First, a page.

Check For The Presence of an Element With indexOf() [SOLVED]

Check For The Presence of an Element With indexOf() [SOLVED]
0

#1

Tell us what’s happening:
What is the shortest solution for this challenge? I completed it using an if else statement but I feel like there is a much better solution for this.

Your code so far

js

function quickCheck(arr, elem) {
  // change code below this line
  let check = arr.indexOf(elem);
    if (check == 1 || check == 2 || check == 3){
        return true;
    }
    else {
        return false
    }

  // change code above this line
}

// change code here to test different cases:
console.log(quickCheck(["squash", "onions", "shallots"], "onions"));

Your browser information:

User Agent is: Mozilla/5.0 (Windows NT 10.0; Win64; x64) AppleWebKit/537.36 (KHTML, like Gecko) Chrome/66.0.3359.181 Safari/537.36.

Link to the challenge:
https://learn.freecodecamp.org/javascript-algorithms-and-data-structures/basic-data-structures/check-for-the-presence-of-an-element-with-indexof


#2

Try this

function quickCheck(arr, elem) {
  return arr.indexOf(elem) === -1 ? false : true; 
}

#3

That is what i did
function quickCheck(arr, elem) {
// change code below this line
if ( arr.indexOf(elem) === -1 ){
return false;
} else {
return true;
}


#4

Also think about this:

You hardcoded the condition for index 1, 2, 3.
Your code will throw wrong results,
if the index is greater than 3.


#5

First, you don’t have to check for the presence of the actual index to see if it’s present.

A simple check > -1 is enough. This is because -1 is the value returned if the item is not present. So

let check = arr.indexOf(elem);
    if (check == 1 || check == 2 || check == 3){
        return true;
    }
    else {
        return false
    }

// can be written like this
// notice I don't need the else statement.
// this is because if the value is present
// the function will exit on return anyways
if (check > -1) return true
return false

Now, the simplest method, and what I would use to check if a value is present would not be the .indexOf method. This won’t pass the final test for obvious reasons.

Instead use .some(). This method will return true if at least one item in the array matches. That means it will only check until it finds the first match. From mdn:

The some() method tests whether at least one element in the array passes the test implemented by the provided function.

Note: This method returns false for any condition put on an empty array.
https://developer.mozilla.org/en-US/docs/Web/JavaScript/Reference/Global_Objects/Array/some

const quickCheck = (arr, elem) => arr.some(v => v === elem)


#6

why ternary operator isn’t working ?

I did this

let index = arr.indexOf(elem);

index > -1 ? true : false;

it isn’t working but if I use IF ELSE it’s working

// if(index > -1) {
// return true;
// } else{
// return false;
// }


#7

mmmh that’s really elegant


#8

Did you return ed a boolean? In your expression you’re just checking for a condition to be met and nothing to return.


#9

Hi guy look at my code :slight_smile:
return arr.indexOf(elem) > 0 ? true : false;


#10

Or

return arr.indexOf(elem) != -1;


#12

Here’s what I did, it seemed to work :slight_smile:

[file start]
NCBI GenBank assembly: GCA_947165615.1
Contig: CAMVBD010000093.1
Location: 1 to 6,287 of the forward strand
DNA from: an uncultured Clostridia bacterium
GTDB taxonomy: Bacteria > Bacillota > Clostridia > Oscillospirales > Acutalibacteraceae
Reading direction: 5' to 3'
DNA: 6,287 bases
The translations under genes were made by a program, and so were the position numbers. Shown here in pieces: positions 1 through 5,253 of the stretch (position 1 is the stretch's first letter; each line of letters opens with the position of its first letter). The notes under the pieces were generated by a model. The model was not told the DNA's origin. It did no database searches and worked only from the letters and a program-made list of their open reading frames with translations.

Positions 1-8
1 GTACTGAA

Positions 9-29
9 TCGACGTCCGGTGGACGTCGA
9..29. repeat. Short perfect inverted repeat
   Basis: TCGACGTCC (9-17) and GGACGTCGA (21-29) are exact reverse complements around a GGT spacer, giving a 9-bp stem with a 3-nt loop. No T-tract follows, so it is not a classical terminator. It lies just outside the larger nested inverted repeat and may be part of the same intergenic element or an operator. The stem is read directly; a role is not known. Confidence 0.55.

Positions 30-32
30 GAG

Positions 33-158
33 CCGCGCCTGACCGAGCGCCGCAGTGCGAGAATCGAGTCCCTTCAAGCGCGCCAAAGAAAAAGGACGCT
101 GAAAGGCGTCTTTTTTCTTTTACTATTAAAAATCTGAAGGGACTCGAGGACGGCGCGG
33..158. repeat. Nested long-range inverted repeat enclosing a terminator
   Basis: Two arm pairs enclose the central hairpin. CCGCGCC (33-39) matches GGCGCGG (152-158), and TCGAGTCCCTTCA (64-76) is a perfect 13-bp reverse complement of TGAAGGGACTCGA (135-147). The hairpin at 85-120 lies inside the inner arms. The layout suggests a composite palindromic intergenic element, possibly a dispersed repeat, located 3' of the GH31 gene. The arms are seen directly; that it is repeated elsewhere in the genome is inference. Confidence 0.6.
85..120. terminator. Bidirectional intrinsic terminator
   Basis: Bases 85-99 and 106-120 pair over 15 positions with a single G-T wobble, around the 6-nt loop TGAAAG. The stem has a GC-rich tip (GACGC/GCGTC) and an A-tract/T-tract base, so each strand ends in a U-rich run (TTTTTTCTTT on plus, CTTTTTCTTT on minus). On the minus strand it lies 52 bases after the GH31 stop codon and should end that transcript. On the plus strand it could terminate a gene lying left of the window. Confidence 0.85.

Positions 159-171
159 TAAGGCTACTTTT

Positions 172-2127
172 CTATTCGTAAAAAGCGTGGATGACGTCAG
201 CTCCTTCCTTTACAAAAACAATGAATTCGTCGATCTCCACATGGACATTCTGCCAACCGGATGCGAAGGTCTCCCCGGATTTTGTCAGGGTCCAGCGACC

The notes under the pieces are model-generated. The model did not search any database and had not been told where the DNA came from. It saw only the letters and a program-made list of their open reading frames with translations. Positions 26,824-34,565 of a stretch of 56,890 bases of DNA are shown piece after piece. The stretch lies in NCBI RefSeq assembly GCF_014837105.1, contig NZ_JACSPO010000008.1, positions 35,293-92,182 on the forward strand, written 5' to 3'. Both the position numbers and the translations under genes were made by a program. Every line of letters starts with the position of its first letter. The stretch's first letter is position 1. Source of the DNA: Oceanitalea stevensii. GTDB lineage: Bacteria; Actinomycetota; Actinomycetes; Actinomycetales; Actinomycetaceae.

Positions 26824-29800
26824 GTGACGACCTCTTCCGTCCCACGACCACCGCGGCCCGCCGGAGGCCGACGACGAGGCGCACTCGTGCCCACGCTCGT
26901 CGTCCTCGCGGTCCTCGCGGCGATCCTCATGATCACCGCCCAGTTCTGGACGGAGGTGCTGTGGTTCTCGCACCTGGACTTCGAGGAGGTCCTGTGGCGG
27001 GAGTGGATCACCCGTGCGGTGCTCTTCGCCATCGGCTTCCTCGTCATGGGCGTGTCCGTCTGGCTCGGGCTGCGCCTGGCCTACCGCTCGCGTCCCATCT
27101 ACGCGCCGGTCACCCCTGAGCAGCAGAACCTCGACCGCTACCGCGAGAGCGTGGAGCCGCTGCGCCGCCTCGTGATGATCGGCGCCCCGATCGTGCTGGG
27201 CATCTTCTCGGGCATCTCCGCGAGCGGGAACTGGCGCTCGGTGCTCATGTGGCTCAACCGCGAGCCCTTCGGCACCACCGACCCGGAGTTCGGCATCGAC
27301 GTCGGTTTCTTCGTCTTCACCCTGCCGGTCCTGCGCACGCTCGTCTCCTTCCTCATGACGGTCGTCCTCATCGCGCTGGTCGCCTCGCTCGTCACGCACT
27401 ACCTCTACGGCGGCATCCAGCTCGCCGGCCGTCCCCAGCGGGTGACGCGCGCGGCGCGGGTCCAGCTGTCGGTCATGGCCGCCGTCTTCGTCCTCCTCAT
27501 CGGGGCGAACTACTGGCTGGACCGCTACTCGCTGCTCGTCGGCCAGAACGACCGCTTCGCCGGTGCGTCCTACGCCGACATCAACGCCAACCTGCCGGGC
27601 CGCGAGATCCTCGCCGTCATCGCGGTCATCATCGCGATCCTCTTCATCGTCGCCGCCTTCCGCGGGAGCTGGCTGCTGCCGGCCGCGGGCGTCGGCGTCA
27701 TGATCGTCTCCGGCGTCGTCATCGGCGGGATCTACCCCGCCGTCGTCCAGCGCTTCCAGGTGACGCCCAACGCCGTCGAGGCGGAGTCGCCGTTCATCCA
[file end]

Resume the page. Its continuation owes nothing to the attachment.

function quickCheck(arr, elem) {
// change code below this line

if (arr.indexOf(elem) > -1) {
return true;
} else {
return false;
}

// change code above this line
}

// change code here to test different cases:
console.log(quickCheck([‘squash’, ‘onions’, ‘shallots’], ‘mushrooms’));


#13

you should use not equal to assignment when you know that only in one condition is throwing false.


#14

It would work if you put return in front of it, but you do not even need the ternary operator. You can simply write:

return index > -1;

which will evaluate to true or false and be returned.


#15

My way return arr.indexOf(elem) > 0 ? true : false instead of using -1

Hope this helps someone.


#16

" If greater than 0, would that not cause an issue if the indexed element held the first position in the array returning an index of 0? "
For clarity in reference to:

return (arr.indexOf(elem) > 0);


#17

If you a referring to @jmappa911’s post above, you are correct and glad you caught this error. With @jmappa911 return statement, the following call would incorrectly return false instead of true.

quickCheck([‘squash’, ‘onions’, ‘shallots’], ‘squash’); // should return true


#18

Thank you, yes I meant all the answers checking “greater than 0”. You could do something like
return ((arr.indexOf(elem) + 1) > 0;
Though I think checking against -1 is still probably easier for reading.
Checking against 0 satisfies the requirements of the exercise, though I think in application it could cause issues.


#19

here is my solution

function quickCheck(arr, elem) {
// change code below this line
if(arr.indexOf(elem)==-1){
return false
}else{
return true
}
// console.log(arr.indexOf(elem));
// change code above this line
}


#20

you should use >-1, index 0 is first element of array


#21

To sum it up:

If you like if clauses yuo can pass the test like this

 if (arr.indexOf(elem)=== -1 )  {
    return false;
  } else {
    return true;
  }

If you like more the elegant way, you can simplify this with a one liner

return arr.indexOf(elem) === -1 ? false : true;

Have fun and code on :slight_smile: